SAN FRANCISCO (CBS SF) — After 31 years of covering the daily trials, tribulations and triumphs of those of us who call the San Francisco Bay Area home, veteran KPIX 5 news anchor Ken Bastida decided this week that it is time to step away, take a deep breath, and enjoy the natural wonders of Northern California.
Along the way, Bastida has seen the tools of the journalistic trade go from Underwood typewriters to cell phones, satellite trucks and the streaming video world.
“I started Aug. 1, 1990,” he said as he prepared for Tuesday’s broadcast. “We didn’t even have computers in the newsroom yet — only typewriters. I remember it clearly. I had the good fortune of working and learning from some really talented people. Remember, I had come over from KCBS Radio and didn’t have a whole lot of experience in TV.”
Bastida’s last broadcast will be at the end of the month, wrapping up a wonderful ride. Among the many admirers of his work is long-time Bay Area resident and KPIX 5 General Manager Kevin Walsh.
“It’s bittersweet to announce the retirement of someone who has played such an essential role within the local community from his early days in radio to his 30+ years on-air at KPIX,” Walsh said. “Ken’s innovative story telling style at KPIX has made him one of the most popular and trusted anchors in Bay Area. We all wish Ken and his family well.”
Along the way, Bastida has been a calming voice in some of the Bay Area’s darkest moments. The heightened fear and anxiety following the attacks of 9/11, the 1991 Oakland Hills Fire, the crash of Asiana Airlines Flight 214, the deadly San Bruno gas explosion and last year’s deadly VTA maintenance yard shooting in San Jose.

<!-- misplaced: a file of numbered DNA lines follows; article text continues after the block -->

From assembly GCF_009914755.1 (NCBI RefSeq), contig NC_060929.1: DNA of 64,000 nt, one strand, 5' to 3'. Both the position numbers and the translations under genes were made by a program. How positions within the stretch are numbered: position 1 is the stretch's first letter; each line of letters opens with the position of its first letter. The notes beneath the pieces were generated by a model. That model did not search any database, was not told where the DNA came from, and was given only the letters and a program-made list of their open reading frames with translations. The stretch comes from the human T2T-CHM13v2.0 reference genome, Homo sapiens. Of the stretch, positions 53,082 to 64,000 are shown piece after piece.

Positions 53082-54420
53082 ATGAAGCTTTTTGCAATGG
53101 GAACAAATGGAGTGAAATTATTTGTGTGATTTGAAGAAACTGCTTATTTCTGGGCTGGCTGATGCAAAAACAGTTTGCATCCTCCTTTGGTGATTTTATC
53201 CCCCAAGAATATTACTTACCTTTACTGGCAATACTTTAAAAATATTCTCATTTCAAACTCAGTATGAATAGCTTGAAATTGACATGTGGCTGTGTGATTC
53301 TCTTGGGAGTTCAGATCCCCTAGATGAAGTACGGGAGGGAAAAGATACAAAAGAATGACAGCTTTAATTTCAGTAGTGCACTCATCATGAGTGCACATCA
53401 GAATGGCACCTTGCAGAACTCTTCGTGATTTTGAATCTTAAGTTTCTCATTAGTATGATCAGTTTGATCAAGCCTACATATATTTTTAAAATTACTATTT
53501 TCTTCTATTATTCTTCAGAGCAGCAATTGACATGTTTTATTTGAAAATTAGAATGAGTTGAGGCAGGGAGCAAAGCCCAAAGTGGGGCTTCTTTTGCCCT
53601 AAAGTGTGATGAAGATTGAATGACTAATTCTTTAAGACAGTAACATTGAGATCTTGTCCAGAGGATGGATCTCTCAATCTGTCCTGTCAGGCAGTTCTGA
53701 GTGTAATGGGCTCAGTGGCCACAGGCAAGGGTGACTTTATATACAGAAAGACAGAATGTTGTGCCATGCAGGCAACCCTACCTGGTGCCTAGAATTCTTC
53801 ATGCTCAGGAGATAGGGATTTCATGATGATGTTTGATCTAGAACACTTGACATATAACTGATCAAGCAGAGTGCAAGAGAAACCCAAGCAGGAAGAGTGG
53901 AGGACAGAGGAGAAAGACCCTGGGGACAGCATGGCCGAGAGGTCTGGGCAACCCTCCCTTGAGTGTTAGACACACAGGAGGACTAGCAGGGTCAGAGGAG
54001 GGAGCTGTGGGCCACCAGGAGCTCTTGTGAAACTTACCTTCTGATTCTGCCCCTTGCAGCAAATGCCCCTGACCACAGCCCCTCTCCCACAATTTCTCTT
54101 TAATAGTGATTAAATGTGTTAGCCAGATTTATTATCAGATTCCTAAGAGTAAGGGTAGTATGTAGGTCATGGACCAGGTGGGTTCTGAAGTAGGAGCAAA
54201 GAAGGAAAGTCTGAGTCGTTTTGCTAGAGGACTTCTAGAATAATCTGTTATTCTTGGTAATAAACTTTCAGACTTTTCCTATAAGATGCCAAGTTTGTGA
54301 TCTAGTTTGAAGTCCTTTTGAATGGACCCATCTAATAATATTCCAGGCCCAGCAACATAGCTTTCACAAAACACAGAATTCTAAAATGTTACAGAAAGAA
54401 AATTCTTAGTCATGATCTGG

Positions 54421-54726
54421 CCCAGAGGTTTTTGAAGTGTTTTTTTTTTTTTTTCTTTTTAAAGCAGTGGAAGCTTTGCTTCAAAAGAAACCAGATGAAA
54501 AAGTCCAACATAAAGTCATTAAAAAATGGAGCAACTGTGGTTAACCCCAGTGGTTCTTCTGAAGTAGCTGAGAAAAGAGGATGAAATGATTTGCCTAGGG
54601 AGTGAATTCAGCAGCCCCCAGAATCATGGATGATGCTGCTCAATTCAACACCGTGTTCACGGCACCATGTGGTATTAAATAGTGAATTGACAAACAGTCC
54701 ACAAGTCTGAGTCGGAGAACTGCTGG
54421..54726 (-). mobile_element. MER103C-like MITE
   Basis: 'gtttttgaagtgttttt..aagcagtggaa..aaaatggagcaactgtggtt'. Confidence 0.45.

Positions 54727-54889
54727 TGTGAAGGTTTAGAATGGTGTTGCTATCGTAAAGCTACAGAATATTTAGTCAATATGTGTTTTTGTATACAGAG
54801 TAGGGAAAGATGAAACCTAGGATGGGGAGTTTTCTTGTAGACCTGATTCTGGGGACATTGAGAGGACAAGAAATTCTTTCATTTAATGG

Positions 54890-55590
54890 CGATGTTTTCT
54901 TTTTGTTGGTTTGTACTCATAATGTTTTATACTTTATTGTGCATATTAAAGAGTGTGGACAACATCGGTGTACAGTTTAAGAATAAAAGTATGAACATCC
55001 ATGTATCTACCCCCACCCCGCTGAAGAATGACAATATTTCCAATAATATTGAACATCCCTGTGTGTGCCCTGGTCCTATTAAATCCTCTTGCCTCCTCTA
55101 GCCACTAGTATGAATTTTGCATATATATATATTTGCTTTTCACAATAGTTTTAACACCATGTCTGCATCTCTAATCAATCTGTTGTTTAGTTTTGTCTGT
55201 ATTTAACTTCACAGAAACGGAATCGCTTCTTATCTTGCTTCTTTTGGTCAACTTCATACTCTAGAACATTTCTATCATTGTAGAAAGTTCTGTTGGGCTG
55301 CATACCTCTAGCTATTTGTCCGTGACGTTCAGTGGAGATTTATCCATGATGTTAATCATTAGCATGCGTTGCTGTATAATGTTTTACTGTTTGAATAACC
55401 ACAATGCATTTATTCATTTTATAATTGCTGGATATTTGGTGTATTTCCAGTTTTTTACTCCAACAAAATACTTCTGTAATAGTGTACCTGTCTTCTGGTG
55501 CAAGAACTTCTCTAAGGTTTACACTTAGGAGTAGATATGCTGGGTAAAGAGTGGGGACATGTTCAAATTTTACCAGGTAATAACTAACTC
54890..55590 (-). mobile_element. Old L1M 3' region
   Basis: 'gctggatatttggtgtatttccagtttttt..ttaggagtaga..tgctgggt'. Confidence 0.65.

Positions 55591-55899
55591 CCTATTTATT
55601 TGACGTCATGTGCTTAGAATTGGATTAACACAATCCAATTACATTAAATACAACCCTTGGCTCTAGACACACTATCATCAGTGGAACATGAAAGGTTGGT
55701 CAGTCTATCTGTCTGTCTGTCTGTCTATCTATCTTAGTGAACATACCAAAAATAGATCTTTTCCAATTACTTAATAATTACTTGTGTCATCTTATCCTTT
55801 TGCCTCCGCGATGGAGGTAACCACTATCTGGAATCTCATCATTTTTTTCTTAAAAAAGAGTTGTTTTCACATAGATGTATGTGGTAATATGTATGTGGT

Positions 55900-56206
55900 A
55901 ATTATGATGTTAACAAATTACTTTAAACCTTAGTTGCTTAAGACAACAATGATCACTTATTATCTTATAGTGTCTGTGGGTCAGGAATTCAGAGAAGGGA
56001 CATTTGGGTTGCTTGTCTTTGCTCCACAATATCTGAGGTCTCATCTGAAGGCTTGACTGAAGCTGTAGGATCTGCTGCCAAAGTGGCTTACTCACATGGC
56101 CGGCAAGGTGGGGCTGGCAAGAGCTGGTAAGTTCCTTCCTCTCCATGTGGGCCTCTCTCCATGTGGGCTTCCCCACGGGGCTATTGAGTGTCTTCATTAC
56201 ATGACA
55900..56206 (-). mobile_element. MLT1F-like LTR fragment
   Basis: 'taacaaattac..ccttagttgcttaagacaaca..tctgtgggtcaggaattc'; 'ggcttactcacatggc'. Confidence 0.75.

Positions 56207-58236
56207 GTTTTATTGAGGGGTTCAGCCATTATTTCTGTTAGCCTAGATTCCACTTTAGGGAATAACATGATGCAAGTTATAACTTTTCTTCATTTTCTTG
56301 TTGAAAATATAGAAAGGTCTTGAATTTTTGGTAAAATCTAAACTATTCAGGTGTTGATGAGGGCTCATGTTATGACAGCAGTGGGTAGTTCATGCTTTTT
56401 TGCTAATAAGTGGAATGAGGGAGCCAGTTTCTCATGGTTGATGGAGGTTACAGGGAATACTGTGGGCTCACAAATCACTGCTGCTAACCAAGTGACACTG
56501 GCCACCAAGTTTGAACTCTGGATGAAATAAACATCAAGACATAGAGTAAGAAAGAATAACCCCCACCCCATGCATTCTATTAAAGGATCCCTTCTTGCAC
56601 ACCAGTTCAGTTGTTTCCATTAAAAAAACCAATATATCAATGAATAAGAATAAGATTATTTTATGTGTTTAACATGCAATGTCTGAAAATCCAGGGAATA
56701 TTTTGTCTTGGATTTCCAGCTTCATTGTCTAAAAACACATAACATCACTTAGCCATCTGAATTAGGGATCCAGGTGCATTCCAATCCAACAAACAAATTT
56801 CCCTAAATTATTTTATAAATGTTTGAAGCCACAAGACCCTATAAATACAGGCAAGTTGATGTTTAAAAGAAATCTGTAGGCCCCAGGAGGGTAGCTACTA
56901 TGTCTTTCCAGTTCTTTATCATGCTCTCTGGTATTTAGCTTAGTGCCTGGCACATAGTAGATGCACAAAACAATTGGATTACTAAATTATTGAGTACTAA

“During the Oakland Hills Fire, I got picked up in the chopper and I believe we were the first news aircraft over the scene,” Bastida said. “The flames were unbelievable.”
He also gave Bay Area viewers an eyewitness look at the major stories from around the country and world.
Bastida reported live from the Pentagon in the wake of the 9/11 attack and went to the Middle East twice to cover the Israel/ Palestinian conflict.
He also has been there to chronicle the victories of the human spirit. Covering the paraplegic climber Mark Wellman as he scaled Half Dome.
“Nine days on the rock waiting for him to top out,” he said. “It was surreal.”
While the Giants were preparing this week for another post-season run at a World Series title, Bastida also fondly recalled covering the team’s 2010, 2012 and 2014 championship seasons.
“The Giants winning the World Series in 2010, being in Texas when the final pitch was thrown, it was crazy,” he said. “And covering the victory parades live in 2010, 2012, 2014. So happy for the city and the Giants fans.”
While there have been numerous awards for excellence along the way, Bastida received 15 Emmy nominations winning seven of the prestigious awards. In 1990, he was awarded the prestigious George Foster Peabody award for his contributions to KCBS Radio during the ’89 Loma Prieta earthquake.
Now the time has come to begin a new journey in his life.
“In keeping with a promise I made to my family a few years ago,” he said. “I will be retiring from broadcasting at the end of October. Life is calling.”
There will be dinners with his wife, children and grandchildren to make up for the many missed over the years of delivering the 11 p.m. News.
“And there’s a ranch that needs a full-time tractor driver,” he said. “Needless to say, I will be very busy.”
San Francisco native, Bastida was born in the city’s Mission District. He attended high school at El Camino High in South San Francisco where he was first bitten by the broadcast bug. As a student in the telecommunications class, he was allowed to take home a camera. “I really wanted to be a cameraman and shoot sports,” he remembers.
Ken earned a Bachelor of Arts degree in Broadcast Communications from San Francisco State University. In 2007, he was inducted into the University’s Alumni Hall of Fame.
During his undergraduate years, a friend told him about an internship at KFRC Radio. Ken quickly worked his way up from the mailroom to the news room.